Back to Basics

About a week ago, Apple released a physical book – “Designed by Apple in California” – to the public for the cool price of $300. The book is dedicated to Steve Jobs and explores 20 years of Apple design.

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Apple’s newest innovation – the book.

What I find fascinating about this book is that Apple – one of the tech giants that really set forth the digital and mobile revolution – decided to publish this manifesto in the form of a heavy book instead of an app or a video.

Though photo printing and coffee books have been around for quite some time now, there’s been a revitalization of print. In fact, it could even be considered a glorification of print.

Artifact Uprising is an example of a company that’s capitalizing on this print renaissance. With their services, you can get your Instagram photos printed individually on matte-finish paper or create a softcover photo book for your coffee table. Photo books from my childhood always seemed a little tacky and cheesy – they were also only one of few ways we could keep and share photos. Now that there are so many platforms on which to share photos – the majority of them being free – we have plenty of choice in the digital space. But there’s something to be said for a beautiful photo book filled with your own curated photos that will live on even when there’s no wifi or outlet.

Like Apple’s new book, seasonal magazines that are en vogue such as Cereal, Kinfolk and Drift are definitely pricier than the average magazine, but they’ve become akin to status symbols. Complete with stunning photos and plenty of delicious white space, these magazines are more art than content at times. If you were worried that print would vanish soon, make no mistake – the sexiness of print is here to stay.

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Magazines – the ultimate… accessory?

And on the flipside of that – though we have Evernote, OneNote, Wunderlist and so on and so forth, we simply remember information better if we write it down. The first thing that comes to mind when I think of glamorized analog is RIFLE PAPER Co., a charming stationary brand that sells calendars, notebooks, planners and much more. Sure, I could buy a 50 cent notebook from Staples… but getting to open a cloth-bound, copper-foiled planner every day for the next year sends chills of excitement down my spine.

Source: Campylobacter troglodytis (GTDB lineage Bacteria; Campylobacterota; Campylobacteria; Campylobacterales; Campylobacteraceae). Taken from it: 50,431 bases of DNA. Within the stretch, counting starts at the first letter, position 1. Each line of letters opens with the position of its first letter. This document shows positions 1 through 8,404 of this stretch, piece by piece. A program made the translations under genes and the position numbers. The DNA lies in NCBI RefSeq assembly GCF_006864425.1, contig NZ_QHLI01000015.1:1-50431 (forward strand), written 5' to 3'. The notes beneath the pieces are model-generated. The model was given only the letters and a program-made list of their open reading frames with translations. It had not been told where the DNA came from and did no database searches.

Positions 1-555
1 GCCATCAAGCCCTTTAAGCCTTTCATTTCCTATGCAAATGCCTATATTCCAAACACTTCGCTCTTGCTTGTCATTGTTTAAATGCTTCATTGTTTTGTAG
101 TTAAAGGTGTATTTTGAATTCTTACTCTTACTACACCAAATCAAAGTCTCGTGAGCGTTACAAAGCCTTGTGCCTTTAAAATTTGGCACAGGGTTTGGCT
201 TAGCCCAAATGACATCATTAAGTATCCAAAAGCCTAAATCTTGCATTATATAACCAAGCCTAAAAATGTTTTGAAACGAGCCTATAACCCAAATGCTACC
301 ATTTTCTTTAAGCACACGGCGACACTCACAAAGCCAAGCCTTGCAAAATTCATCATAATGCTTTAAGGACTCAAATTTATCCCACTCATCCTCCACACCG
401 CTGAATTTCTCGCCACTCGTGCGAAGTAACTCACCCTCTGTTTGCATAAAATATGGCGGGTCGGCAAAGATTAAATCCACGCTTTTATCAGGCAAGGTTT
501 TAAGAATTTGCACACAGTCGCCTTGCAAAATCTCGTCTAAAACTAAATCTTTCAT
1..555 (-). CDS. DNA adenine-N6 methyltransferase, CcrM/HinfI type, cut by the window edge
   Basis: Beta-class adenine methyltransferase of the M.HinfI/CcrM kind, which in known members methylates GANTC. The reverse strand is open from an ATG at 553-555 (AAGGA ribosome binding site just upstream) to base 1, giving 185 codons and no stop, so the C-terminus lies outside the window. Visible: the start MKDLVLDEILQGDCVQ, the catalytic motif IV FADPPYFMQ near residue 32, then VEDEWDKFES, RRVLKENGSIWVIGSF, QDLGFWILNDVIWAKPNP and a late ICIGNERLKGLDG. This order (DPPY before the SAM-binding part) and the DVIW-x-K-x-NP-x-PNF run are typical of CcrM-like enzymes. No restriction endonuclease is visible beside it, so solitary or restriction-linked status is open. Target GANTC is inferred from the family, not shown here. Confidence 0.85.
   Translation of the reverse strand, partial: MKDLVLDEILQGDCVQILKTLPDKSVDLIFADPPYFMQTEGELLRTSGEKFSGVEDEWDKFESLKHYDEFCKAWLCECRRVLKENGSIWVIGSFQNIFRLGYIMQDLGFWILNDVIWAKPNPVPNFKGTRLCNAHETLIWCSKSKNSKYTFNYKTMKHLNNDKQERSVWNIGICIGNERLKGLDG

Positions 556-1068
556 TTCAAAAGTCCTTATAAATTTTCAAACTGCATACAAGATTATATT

Then there’s the resurgence of physical “pens” and “pencils” for digital products. FiftyThree sells $30 “pencils,” and Microsoft and Apple have been duking it out in terms of who has the better “pen”.

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The prettiest planners you ever did see.

 

Amazon had initially made books more consumable, and still do. Whether this is a good thing or a bad thing is hard to say. These days, buying a book is as easy as two clicks of a mouse – nothing particularly rejuvenating. In fact, the discovery of the Japanese word tsundoku – the act of stockpiling books never consumed – was a hit among popular media recently. It’s just another testament to how much we take buying books for granted.

Before Amazon, you probably went to Barnes and Nobles and embarked on a mini-scavenger hunt looking for books and stumbling upon others along the way. But the book shopping experience is long from forgotten. There’s been a resurgence of independent bookstores, bringing back dusty bookshelves and bargain book finds.

Amidst all of this rambling, I think what I’m trying to say is that there will still be a place for books, stationary, pencils and erasers in many of our wired hearts. Yes, there are many who are full-blown digital and are completely plugged in with smartwatches, Kindles, iPhones and all. But when the portable battery runs out of juice, will you then lunge for a book? When your computer is malfunctioning during a lecture, will you go through your backpack, searching for your paper and pencil?

Whether you’re drooling over the recent issue of Drift or caught up in an unexpectedly good dollar novel, keep it up. Continue to support print in any form. Maybe even check out a couple of books from your local library if you want to take it a step further – bonus points for using the Dewey Decimal System.

Update:

Other resources I’ve found a couple of days after I posted this…

People are falling in love with a simple productivity system that just uses pen and paper
http://qz.com/701309/people-are-falling-in-love-with-a-simple-productivity-system-that-just-uses-pen-and-paper/ 

Nothing can kill our love of books, not even e-readers
http://qz.com/829076/nothing-can-kill-our-love-of-books-not-even-e-readers/

The Case for Wrist Wearables